Hot Red Hook is turning cold one year after New York’s gentrification guard branded it — the neighborhood that birthed “On the Waterfront” — as The Next Big Thing.
Last summer, anything seemed possible on Van Brunt Street. Big-time broker Barbara Corcoran had recently paid $1-million for one of the drag’s narrow, 19th-century buildings. Fairway foodies were stopping at the Old Pioneer for post-grocery beers, and every balmy evening brought another fancy-people caravan to eat small plates of costly, farm-raised food at 360 and the Good Fork.
This July, the outlook is bleaker. Posh 360 is closed, with the metal gate rolled down for an indefinite period of time. Also dark is the Old Pioneer, which owners plan to sell because of lagging profits. Over on Commerce Street, the Hook is turning off its distortion pedals and shutting down after a noisy attempt to become Brooklyn’s most post-punk rock grounds.
My favorite bookstore, Freebird on nearby Columbia Street, is for sale on Craig’s List, as is another Columbia Street establishment, Lido bar. Already sold is the Liberty Heights Tap Room on Van Dyke Street, which reopened late last month as Rocky Sullivan’s, an Irish-themed, Manhattan-style pub.
To add to the despair, soon enough Red Hookers won’t even be able to drown the bad news in a bottle of good bourbon.
LeNell’s — a Van Brunt Street-born liquor store that is so at one with the neighborhood that it sells its own brand of Red Hook Rye — learned recently that it will have to leave its 416 Van Brunt St. location next summer because the building’s owner wants to use the storefront for his own business.
Tonya “LeNell” Smothers, the booze boutique’s owner, said she wants to stay in the ’hood, but where she will end up remains murky as watered-down ouzo.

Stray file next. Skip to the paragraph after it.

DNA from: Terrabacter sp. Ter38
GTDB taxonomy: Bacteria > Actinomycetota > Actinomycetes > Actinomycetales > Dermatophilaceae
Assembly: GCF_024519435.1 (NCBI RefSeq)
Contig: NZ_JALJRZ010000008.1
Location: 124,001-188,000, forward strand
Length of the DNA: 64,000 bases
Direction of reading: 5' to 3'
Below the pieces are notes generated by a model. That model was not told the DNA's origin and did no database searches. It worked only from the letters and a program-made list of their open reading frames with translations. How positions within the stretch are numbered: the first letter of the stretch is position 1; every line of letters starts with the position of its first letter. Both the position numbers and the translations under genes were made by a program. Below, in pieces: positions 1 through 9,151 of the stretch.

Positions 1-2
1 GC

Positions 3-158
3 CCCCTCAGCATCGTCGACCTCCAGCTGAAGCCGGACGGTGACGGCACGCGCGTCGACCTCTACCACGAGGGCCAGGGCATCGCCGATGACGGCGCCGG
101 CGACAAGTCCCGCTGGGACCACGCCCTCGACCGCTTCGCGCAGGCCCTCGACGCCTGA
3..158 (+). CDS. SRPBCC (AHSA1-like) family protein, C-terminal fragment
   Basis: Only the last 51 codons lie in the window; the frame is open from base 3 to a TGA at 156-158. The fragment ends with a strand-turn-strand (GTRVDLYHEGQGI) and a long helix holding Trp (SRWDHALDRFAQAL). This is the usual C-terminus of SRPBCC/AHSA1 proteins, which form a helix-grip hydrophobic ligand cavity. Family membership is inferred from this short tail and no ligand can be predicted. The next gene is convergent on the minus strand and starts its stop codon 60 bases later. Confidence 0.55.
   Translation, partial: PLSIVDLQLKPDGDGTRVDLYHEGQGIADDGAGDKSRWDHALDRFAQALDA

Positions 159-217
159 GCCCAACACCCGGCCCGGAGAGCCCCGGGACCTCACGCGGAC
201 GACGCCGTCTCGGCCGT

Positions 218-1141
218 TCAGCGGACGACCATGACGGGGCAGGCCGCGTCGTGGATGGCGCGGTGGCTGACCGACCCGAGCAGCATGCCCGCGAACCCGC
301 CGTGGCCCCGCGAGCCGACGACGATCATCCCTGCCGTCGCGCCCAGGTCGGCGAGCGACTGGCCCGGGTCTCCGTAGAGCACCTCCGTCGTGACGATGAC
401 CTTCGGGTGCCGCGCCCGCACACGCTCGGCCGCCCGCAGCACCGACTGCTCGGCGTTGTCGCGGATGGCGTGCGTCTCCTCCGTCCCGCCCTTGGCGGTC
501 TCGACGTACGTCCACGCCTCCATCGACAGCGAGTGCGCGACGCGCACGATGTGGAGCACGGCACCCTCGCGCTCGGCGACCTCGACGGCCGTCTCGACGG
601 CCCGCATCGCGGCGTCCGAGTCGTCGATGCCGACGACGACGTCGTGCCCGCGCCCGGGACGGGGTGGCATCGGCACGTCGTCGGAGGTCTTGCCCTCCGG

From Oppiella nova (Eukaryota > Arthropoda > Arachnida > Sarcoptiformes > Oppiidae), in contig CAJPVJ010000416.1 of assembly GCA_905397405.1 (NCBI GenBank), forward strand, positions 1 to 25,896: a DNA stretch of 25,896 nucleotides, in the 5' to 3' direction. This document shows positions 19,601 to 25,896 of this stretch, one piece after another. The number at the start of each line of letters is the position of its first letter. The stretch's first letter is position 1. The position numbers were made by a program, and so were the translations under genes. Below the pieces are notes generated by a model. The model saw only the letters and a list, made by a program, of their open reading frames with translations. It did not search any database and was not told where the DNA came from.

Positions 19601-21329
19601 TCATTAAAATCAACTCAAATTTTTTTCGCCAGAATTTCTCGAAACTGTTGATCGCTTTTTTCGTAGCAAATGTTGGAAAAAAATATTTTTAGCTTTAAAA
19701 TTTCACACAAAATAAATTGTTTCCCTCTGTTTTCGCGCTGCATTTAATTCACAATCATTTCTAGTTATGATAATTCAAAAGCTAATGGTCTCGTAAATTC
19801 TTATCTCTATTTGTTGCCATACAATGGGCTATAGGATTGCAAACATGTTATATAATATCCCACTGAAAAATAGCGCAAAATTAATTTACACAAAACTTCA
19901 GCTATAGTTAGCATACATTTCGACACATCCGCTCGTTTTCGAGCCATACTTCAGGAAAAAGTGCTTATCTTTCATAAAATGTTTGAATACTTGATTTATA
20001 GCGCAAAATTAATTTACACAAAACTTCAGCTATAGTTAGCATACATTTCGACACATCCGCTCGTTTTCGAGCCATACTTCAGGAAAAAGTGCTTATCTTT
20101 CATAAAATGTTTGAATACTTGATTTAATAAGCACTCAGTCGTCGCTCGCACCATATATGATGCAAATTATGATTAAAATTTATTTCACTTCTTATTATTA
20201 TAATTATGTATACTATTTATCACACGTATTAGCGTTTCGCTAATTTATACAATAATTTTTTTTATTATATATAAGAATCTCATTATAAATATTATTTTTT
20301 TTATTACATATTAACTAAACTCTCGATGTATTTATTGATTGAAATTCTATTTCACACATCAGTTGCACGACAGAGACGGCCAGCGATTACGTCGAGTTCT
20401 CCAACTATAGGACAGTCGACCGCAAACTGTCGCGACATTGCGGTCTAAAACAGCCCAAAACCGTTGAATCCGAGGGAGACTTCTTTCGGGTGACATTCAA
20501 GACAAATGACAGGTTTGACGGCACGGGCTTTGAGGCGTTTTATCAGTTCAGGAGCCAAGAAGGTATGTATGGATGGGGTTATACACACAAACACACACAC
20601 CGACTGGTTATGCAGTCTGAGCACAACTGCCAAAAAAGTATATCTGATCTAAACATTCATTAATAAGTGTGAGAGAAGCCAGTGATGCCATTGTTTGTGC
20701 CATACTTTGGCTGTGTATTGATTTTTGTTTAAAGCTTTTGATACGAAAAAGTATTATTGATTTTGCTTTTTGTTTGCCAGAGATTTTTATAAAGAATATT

“Red Hook is a difficult place to run a business and I will leave it at that,” she said. Even the Laundromat at 282 Van Brunt St. has a “For Rent” sign in the front window — a disaster in the making as this is the only washing machine for a mile (even Red Hookers need their blue jeans cleaned occasionally).
But most alarming is the loss of local drinking establishments.
“Maybe Red Hook is no longer summer camp for alcoholics,” said Chris Curen, an authority on drinking customs.
Curen sees the demise of Van Brunt Street’s Old Pioneer as fallout from the neighborhood’s hyping.
“Landlords are seeing dollar signs and not the reality,” he said, knocking back a Budweiser at his customary stool at the Bait and Tackle on Van Brunt Street at Pioneer Street, which is “not going anywhere,” according to co-owner Edie Stone.
Stone said she and her B & T co-owners were considering selling the tavern before hearing of the demise of the Old Pioneer next door, a bar that helped create a booze alley atmosphere on the block. Now, they have decided to stay open.
“The Pioneer is closing. Lido’s is closing. Sunny’s is only open three nights a week. How could there be Red Hook without a bar?” she asked incredulously.
People sell businesses for reasons that range from the personal and idiosyncratic to the global. An over-hyped market is partly to blame, but so is another villain: laziness. Not enough people travel across Brooklyn–Queens Expressway to visit Red Hook’s restaurants, bars and galleries. Do it this summer.
You won’t regret it. And if you do, at least LeNell will still be around to help you forget.
Ariella Cohen is a staff reporter for The Brooklyn Paper
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